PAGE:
Albert Shanker, president of the American Federation of Teachers, was among the first to offer a positive assessment of William J. Bennett upon his nomination as Secretary of Education last January.
But Mr. Bennett's performance since then has caused Mr. Shanker, the president of the 610,000-member union and an increasingly high-profile figure in the reform movement, to reconsider his expressed regard for the Secretary.
"I think what Bennett is doing is horrible, and he ought to see it,'' Mr. Shanker told United Press International last week.
"He has made a lot of headlines, and almost all of the headlines have been blunders," he said.
"It looks like he is not interested in secondary and elementary schools at all," Mr. Shanker said. "It looks like he got off on the agenda of the extreme right."
Mr. Shanker has been considered generally supportive of Mr. Bennett, and the two have promoted some of the same ideas, such as the "professionalization of teaching."
Specifically, Mr. Shanker questioned Mr. Bennett's support of tuition tax credits, his hiring of two outspoken aides--Eileen M. Gardner and Lawrence A. Uzzell--who were subsequently pressured to resign, and his push for education-spending cuts and merit pay for teachers.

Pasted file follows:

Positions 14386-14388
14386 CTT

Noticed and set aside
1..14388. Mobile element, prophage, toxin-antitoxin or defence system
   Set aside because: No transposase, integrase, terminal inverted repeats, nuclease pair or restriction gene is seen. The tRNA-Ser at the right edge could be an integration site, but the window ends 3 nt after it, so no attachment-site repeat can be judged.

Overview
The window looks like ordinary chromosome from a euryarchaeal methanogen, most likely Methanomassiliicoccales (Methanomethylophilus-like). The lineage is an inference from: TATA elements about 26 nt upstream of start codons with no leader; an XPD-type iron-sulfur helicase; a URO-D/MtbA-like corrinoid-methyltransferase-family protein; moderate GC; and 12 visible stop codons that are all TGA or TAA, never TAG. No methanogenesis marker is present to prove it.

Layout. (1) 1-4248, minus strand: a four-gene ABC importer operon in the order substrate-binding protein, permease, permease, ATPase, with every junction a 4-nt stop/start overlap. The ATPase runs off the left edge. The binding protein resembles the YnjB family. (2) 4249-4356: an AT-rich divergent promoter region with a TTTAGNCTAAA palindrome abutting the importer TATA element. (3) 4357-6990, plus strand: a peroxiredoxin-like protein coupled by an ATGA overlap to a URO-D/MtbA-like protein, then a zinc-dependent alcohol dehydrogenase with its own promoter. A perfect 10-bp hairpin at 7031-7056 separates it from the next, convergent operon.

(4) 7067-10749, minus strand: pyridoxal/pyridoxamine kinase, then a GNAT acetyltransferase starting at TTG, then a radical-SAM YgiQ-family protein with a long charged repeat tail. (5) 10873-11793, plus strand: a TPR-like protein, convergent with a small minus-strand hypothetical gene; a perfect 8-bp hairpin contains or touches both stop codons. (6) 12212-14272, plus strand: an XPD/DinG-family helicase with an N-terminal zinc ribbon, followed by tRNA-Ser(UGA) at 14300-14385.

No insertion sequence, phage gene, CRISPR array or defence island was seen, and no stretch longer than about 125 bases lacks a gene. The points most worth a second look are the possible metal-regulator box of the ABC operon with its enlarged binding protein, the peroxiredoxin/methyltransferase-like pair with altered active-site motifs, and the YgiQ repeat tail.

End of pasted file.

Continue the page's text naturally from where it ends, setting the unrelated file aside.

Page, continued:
A spokesman for Mr. Bennett called the union leader's remarks "harsh and intemperate," saying they "certainly do not contribute to a healthy national conversation on this vitally important subject."
E.D. Data Questioned
The chairman of the House Education and Labor Committee charged last week that the Education Department furnished his panel with "misleading information."
Before beginning his committee's mark-up of the Grove City civil-rights bill, Representative Augustus F. Hawkins, Democrat of California, commented upon the department's reply to his request for data on the number of children participating in the Chapter 1 program.
In a May 6 letter to Representative Hawkins, Anne M. Graham, the department's chief Congressional liaison, acknowledged that between the 1979-80 and 1982-83 school years, student participation in Chapter 1 programs declined by 700,000, or 13 percent, and that the program's budget fell 7 percent, without regard for inflation. But she also emphasized spending increases since then, at "about twice the rate of inflation."
Representative Hawkins questioned three key points in her letter: one, "the Administration is downplaying its responsibility for the significant budget reductions that occurred in 1981 and 1982"; two, the increases that have taken place since 1982 ... were in reality funding restorations made by the Congress despite President Reagan's call for budget cuts and block grants in subsequent budgets"; and, in fiscal 1985, despite recent increases, "Chapter 1 is still below the level of services provided in fiscal 1980" because of the deep cuts in the previous years.--jh